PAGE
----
Positions in Retail Banks
Retail banks work with individuals, families, and small businesses to provide important financial services such as loans and checking services. Many retail banking professionals begin their careers as a teller. Tellers handle routine work at a bank such as counting money, taking deposits, and making accurate records. Tellers can begin in their positions with a high school diploma. After working as a teller, individuals can use their experience to seek other positions, or seek further education. Some opportunities in retail banking are presented below.
|Job Title||Median Salary||Job Growth (2016-2026)*||Education|
|Head Teller||$32,504** (2018)||-8%(bank tellers)||High school diploma|
|Assistant Branch manager||$43,240** (2018)||8%(management occupations)||Bachelor's degree|
|Branch Manager||$56,397** (2018)||8%(management occupations)||Bachelor's degree|
|Loan Officer||$64,660* (2017)||11%||Bachelor's degree|
|Chief Lending Officer||$129,763** (2018)||11%(loan officers)||Bachelor's degree|
Source: *U.S. Bureau of Labor Statistics (BLS), **PayScale
Bank tellers who enjoy their work may consider advancing to a head teller. Head tellers perform the same responsibilities as bank tellers, in addition to monitoring staff, helping clients access safe-deposit boxes, and encoding checks. Head tellers need to have a high school diploma and extensive experience as a teller.
Assistant Branch Manager
Management positions may be the next step up the ladder in retail banking. Assistant branch managers play a critical role in managing the smooth functioning of the bank. Daily, the assistant branch manager will monitor cash levels. They ensure that all functions of the bank are in compliance with applicable laws. Assistant branch managers also monitor security, and help with customer development plans. Most banks require a bachelor's degree to enter this position, however some may consider candidates with a high school diploma and extensive banking experience.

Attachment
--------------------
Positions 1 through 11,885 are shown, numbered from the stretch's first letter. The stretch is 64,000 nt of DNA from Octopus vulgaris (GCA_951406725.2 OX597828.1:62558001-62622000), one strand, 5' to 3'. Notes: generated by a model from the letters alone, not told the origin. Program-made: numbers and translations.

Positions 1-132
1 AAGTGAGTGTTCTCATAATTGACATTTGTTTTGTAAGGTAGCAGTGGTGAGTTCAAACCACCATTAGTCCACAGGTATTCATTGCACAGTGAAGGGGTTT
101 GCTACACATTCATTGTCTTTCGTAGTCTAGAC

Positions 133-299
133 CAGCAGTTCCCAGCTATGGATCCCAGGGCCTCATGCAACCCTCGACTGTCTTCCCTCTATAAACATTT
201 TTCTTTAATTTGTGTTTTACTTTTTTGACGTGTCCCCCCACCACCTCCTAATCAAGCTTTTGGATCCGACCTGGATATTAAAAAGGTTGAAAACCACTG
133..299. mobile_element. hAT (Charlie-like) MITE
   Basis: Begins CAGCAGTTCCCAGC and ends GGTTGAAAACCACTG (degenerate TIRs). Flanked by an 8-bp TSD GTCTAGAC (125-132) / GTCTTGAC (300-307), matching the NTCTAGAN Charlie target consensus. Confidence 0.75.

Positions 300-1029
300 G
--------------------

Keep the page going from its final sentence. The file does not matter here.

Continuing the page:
Individuals who enjoy working as an assistant branch manager and are seeking more responsibility may wish to consider progressing to work as a branch manager. The branch managers at banks are responsible for the bank's employees, including hiring decisions and training. Branch managers make plans to bring in new customers to the bank. Branch managers typically possess at least a bachelor's degree in an area of business, such as finance or accounting.
Making loans to help customers with purchases such as cars and homes is an important service offered by retail banks. Professionals who wish to work in banking may consider specializing in a role as a loan officer. Loan officers meet with customers to collect their financial information. Based on this data, they approve candidates for loans. Loan officers also play an educational role in explaining the terms of various types of loans to customers. Loan officers typically have a bachelor's degree in accounting or a similar business field. They then receive on-the-job training for their position.
Chief Lending Officer
With extensive experience as a loan officer, retail banking professionals may progress to a role as chief lending officer. Chief lending officers are responsible for setting lending policies and procedures for the banks in which they work. They creatively design ways to increase the customer base of the bank. They supervise the work of loan officers. Chief lending officers are required to hold a bachelor's degree, however many employers prefer candidates with a Master's in Business Administration.